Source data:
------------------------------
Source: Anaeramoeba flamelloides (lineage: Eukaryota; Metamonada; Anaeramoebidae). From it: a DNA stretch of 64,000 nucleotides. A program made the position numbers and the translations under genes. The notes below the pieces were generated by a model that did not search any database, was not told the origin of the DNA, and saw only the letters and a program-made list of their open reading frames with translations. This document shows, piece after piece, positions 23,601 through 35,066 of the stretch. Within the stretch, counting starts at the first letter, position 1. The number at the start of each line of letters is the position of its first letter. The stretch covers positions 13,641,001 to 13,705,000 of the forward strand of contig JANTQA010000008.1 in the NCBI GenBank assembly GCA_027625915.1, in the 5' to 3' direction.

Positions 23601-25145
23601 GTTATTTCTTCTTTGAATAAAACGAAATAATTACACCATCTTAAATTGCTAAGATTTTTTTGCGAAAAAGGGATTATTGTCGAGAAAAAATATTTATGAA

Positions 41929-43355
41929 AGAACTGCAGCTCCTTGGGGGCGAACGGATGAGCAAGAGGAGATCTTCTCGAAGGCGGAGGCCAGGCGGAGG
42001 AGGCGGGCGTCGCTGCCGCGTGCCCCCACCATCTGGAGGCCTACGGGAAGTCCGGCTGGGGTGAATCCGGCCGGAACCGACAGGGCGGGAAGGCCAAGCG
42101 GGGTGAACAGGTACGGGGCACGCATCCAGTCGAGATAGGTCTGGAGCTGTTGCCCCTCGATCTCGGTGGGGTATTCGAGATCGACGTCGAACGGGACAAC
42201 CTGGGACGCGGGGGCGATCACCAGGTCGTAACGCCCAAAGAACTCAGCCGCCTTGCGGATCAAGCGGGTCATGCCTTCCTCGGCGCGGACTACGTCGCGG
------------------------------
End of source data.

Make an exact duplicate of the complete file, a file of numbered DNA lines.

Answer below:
Source: Anaeramoeba flamelloides (lineage: Eukaryota; Metamonada; Anaeramoebidae). From it: a DNA stretch of 64,000 nucleotides. A program made the position numbers and the translations under genes. The notes below the pieces were generated by a model that did not search any database, was not told the origin of the DNA, and saw only the letters and a program-made list of their open reading frames with translations. This document shows, piece after piece, positions 23,601 through 35,066 of the stretch. Within the stretch, counting starts at the first letter, position 1. The number at the start of each line of letters is the position of its first letter. The stretch covers positions 13,641,001 to 13,705,000 of the forward strand of contig JANTQA010000008.1 in the NCBI GenBank assembly GCA_027625915.1, in the 5' to 3' direction.

Positions 23601-25145
23601 GTTATTTCTTCTTTGAATAAAACGAAATAATTACACCATCTTAAATTGCTAAGATTTTTTTGCGAAAAAGGGATTATTGTCGAGAAAAAATATTTATGAA

Positions 41929-43355
41929 AGAACTGCAGCTCCTTGGGGGCGAACGGATGAGCAAGAGGAGATCTTCTCGAAGGCGGAGGCCAGGCGGAGG
42001 AGGCGGGCGTCGCTGCCGCGTGCCCCCACCATCTGGAGGCCTACGGGAAGTCCGGCTGGGGTGAATCCGGCCGGAACCGACAGGGCGGGAAGGCCAAGCG
42101 GGGTGAACAGGTACGGGGCACGCATCCAGTCGAGATAGGTCTGGAGCTGTTGCCCCTCGATCTCGGTGGGGTATTCGAGATCGACGTCGAACGGGACAAC
42201 CTGGGACGCGGGGGCGATCACCAGGTCGTAACGCCCAAAGAACTCAGCCGCCTTGCGGATCAAGCGGGTCATGCCTTCCTCGGCGCGGACTACGTCGCGG